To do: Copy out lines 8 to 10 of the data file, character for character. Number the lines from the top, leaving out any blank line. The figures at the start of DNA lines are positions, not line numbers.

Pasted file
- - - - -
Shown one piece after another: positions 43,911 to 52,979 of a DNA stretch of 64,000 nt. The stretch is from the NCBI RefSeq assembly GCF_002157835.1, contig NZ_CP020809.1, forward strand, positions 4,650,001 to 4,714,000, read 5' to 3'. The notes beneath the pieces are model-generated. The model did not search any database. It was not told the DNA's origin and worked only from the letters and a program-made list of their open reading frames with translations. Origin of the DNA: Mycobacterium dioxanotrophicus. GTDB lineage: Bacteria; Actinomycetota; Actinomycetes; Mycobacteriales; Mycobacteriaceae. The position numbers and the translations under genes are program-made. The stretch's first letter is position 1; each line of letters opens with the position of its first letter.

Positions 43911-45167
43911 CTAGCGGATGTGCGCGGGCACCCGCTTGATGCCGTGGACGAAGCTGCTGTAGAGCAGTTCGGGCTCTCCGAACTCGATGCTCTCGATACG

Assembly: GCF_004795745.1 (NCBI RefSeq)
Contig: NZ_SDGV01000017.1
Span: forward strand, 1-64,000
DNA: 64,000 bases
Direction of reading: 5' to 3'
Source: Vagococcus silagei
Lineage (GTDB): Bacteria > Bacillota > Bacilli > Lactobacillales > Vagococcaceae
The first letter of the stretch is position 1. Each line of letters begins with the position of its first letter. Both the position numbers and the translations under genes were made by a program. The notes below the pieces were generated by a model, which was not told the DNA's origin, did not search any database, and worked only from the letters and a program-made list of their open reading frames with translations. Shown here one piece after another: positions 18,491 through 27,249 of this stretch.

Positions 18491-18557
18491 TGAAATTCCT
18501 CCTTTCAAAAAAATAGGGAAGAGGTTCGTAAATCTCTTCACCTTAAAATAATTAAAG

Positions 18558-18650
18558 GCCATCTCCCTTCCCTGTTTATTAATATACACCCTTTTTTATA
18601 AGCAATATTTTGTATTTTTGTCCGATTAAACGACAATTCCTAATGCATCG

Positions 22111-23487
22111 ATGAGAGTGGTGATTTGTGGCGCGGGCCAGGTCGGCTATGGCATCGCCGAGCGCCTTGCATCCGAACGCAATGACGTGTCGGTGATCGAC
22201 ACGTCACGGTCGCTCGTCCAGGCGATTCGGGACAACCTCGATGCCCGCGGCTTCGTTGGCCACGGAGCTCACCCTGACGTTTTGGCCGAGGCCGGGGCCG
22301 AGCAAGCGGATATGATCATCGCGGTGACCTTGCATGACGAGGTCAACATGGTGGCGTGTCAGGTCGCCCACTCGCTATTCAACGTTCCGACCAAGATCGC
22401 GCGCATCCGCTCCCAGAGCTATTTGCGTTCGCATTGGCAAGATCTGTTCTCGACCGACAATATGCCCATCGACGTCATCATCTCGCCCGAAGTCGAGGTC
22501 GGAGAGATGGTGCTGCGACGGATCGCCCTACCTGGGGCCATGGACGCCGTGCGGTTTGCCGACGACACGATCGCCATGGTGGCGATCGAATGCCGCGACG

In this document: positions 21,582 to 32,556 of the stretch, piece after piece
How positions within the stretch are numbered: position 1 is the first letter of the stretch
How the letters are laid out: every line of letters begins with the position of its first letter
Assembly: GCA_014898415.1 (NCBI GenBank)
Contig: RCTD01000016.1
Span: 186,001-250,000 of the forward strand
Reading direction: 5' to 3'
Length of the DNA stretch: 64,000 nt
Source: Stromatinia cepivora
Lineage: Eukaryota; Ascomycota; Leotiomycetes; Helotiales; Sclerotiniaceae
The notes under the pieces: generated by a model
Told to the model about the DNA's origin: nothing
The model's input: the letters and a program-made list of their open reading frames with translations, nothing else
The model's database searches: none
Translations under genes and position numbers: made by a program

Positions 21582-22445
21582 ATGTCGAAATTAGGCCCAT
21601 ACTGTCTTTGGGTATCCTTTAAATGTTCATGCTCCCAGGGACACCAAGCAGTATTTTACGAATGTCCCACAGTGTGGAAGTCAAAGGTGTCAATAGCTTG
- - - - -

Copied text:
Direction of reading: 5' to 3'
Source: Vagococcus silagei
Lineage (GTDB): Bacteria > Bacillota > Bacilli > Lactobacillales > Vagococcaceae